Religious Discrimination Lawsuit to Proceed
Special Report - April 11, 2008
A conservative professor’s discrimination lawsuit against the University of North Carolina at Wilmington will continue, after a federal judge last week denied most of the university’s motion to dismiss the case. The case involves a lawsuit filed against UNC-Wilmington in April 2007 by the Alliance Defense Fund’s (ADF) Center for Academic Freedom on behalf of Mike Adams, an associate professor at the university. The lawsuit contends that Professor Adams was “denied promotion and faced harassment by his superiors because of his religious beliefs and conservative political viewpoint.” In addition to teaching in the criminology department at UNC-Wilmington since 1993, Professor Adams, a former atheist, is a nationally syndicated conservative columnist and the author of the book, Welcome to the Ivory Tower of Babel: Confessions of a Conservative College Professor. According to ADF, “Adams frequently received accolades from his colleagues after the university hired him as an assistant professor in 1993 and promoted him to associate professor in 1998 when he was an atheist. However, interrogations, accusations, and refusals for promotion followed his conversion to Christianity in 2000, even though the quality of his work and conduct at the university never wavered.”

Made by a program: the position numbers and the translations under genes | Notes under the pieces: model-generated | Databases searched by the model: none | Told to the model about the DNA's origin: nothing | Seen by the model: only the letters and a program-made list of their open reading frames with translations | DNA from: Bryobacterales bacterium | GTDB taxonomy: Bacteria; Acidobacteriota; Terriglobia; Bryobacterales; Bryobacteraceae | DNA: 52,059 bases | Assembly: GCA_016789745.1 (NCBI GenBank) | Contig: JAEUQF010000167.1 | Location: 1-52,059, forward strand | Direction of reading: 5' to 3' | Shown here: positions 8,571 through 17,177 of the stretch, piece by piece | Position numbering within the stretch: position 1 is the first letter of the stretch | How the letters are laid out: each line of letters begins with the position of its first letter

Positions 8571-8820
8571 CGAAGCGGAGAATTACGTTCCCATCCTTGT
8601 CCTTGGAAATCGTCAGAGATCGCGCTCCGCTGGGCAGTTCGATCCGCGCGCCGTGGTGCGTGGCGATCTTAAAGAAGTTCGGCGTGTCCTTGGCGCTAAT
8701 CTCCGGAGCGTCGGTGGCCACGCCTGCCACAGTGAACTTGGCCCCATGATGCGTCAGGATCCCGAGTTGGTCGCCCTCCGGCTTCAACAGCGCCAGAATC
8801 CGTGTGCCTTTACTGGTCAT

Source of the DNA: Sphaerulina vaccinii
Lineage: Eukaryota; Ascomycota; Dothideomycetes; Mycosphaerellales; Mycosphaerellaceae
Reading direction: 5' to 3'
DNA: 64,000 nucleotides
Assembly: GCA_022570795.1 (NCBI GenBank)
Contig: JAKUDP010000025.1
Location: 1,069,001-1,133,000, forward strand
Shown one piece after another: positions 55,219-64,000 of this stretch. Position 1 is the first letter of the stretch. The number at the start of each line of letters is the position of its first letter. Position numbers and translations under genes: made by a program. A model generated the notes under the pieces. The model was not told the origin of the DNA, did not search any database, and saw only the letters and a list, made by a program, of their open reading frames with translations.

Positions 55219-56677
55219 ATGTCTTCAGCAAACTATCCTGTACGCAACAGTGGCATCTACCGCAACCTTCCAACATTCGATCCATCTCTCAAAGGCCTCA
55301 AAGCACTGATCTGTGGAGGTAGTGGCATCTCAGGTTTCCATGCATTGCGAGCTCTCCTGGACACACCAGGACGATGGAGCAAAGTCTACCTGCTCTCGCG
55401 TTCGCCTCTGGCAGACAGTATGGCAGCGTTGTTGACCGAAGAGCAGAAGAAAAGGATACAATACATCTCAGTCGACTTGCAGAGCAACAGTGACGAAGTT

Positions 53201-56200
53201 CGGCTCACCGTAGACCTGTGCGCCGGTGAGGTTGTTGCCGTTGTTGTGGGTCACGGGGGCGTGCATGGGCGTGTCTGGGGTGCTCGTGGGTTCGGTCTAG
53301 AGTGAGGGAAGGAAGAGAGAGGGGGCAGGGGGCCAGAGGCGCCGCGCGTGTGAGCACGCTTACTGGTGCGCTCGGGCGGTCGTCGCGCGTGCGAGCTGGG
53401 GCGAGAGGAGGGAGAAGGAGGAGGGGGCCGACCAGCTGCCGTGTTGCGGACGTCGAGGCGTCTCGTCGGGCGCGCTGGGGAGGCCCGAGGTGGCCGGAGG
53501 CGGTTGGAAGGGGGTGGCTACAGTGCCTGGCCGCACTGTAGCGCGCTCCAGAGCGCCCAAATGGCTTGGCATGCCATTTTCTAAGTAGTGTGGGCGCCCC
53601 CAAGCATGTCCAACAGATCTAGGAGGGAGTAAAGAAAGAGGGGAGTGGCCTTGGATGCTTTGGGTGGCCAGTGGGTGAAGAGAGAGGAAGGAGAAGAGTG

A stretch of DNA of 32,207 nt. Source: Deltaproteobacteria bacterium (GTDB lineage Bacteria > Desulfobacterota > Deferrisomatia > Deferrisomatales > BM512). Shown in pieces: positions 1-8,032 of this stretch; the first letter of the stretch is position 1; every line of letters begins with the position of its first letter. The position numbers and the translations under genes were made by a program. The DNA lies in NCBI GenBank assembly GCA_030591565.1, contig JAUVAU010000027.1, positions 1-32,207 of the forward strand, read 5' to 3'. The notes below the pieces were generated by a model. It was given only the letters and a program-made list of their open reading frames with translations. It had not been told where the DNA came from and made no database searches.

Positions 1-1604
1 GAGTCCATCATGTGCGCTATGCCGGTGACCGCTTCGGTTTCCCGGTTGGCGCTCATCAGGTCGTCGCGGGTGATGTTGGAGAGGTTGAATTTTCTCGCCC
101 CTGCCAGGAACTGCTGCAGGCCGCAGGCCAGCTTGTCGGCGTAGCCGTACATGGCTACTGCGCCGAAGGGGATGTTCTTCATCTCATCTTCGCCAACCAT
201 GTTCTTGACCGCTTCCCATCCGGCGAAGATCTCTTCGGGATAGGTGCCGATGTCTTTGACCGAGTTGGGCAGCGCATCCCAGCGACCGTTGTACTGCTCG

In a decision issued March 31, U.S. District Judge Malcom J. Howard denied most of UNC-Wilmington’s motion to dismiss the lawsuit, writing that: “Government may not pick and choose the viewpoints it will support. Plaintiff has alleged that defendants intentionally disfavored his application for promotion and reprimanded him for his views while others with views different than his were not similarly treated. These allegations state a claim under established Equal Protection principles. Therefore, defendants are not entitled to qualified immunity.”
ADF Senior Legal Counsel Steven H. Ayden stated, “Christian professors should not be discriminated against because of their beliefs. An institution of higher learning is supposed to be a marketplace of ideas, so it should cherish differing religious and political beliefs as the Constitution requires, rather than use them as a litmus test for promotions.” The case is Adams vs. Board of Trustees of the University of North Carolina at Wilmington.
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